The remaining two J.B. Sims plant buildings on Harbor Island were imploded Friday morning, marking the end of its 37-year life cycle.
A controlled implosion brought down the Unit 3 boiler house and smokestack both just moments apart at around 8 a.m.
The first implosion to raze the scrubber building took place two weeks earlier, on Feb. 5.
The longtime landmark’s implosion time circled social media in the morning hours Friday. Many interested residents braved the cold to see the demolition in person from the Lynne Sherwood Waterfront Stadium.
“It was nice to see the smokestack as a landmark, so I am going to miss that,” Spring Lake resident Scott Homolka said. “I didn’t know what I was expecting, maybe one big boom. To see it in person, you just don’t get the full effect unless you are here.”
A boiler house typically is the building designed to turn liquid into vapor in the process of energy generation.
The Unit 3 boiler used to provide heat for the snowmelt system in downtown Grand Haven, but since it was demolished, new gas-powered hot water heaters are used in a much smaller building on the island.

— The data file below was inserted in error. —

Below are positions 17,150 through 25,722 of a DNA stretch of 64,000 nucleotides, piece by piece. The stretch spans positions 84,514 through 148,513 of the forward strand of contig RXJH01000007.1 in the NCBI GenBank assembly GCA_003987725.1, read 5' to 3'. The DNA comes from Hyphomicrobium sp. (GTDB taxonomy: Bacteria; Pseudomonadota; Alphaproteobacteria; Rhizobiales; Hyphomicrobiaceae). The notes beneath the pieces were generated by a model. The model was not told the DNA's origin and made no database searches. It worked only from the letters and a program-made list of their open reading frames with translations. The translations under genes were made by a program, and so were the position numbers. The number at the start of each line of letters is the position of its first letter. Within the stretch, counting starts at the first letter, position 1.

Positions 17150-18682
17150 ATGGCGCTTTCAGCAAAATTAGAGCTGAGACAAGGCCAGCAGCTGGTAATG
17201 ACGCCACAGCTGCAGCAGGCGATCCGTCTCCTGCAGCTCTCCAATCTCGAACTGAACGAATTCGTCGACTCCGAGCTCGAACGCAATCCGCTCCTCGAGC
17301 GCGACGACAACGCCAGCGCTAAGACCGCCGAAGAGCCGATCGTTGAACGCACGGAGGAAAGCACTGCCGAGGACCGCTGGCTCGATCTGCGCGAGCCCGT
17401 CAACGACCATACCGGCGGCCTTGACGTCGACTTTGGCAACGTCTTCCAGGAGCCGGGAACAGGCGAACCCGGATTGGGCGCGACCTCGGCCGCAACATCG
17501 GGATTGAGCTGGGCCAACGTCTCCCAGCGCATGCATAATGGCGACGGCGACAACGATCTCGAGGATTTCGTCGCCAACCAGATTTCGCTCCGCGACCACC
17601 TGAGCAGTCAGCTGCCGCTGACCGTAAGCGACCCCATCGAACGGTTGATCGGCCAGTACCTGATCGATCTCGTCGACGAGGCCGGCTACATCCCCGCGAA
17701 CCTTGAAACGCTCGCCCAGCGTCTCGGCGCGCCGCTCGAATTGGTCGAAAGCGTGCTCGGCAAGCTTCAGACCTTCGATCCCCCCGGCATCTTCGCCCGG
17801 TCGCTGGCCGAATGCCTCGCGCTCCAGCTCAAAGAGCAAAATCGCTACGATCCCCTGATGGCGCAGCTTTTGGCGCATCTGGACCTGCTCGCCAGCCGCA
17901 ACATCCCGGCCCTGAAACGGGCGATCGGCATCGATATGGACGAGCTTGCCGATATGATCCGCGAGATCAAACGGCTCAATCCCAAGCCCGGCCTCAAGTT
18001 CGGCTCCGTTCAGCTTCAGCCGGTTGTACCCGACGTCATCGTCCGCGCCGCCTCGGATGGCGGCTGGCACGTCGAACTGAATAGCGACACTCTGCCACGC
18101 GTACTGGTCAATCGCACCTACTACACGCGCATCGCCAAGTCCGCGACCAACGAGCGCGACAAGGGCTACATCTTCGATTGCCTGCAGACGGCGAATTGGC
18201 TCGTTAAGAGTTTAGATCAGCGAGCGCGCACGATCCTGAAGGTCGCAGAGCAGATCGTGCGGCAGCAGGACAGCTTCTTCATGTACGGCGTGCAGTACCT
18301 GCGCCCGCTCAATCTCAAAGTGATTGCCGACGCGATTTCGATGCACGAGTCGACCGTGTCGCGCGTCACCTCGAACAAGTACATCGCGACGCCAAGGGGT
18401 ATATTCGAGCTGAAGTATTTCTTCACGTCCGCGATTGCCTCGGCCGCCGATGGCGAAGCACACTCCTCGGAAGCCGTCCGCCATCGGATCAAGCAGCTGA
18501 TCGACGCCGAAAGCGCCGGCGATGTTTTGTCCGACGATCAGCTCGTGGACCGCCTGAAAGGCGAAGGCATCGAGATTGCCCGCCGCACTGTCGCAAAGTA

The smokestack was used to exhaust combustion gases into the air when the Sims plant was still in operation. It was also the longtime home of a peregrine falcon nest, which worked as a rehabilitation site for the endangered species.
“Assuming they’re both viable and healthy birds, in the future they would look for some alternate site to build a nest,” Michigan Department of Natural Resources wildlife biologist Nik Kalejs said for a previous Tribune story. “That’s not always such an easy thing to predict.”
The Sims plant was officially closed in February 2020. Shortly after, demolition began on the smaller buildings on Harbor Island.
Board of Light & Power Operations Manager Erik Booth said the demolition process is ahead of schedule. Demolition will likely conclude by the end of June, he said.
The BLP’s current plan calls for an office building; 12.5-megawatt, gas-powered generator; and operations facilities on the former Sims site following the remediation process.
The municipal utility has been buying its power for area homes and businesses from the grid ever since Sims plant operations were stopped last year.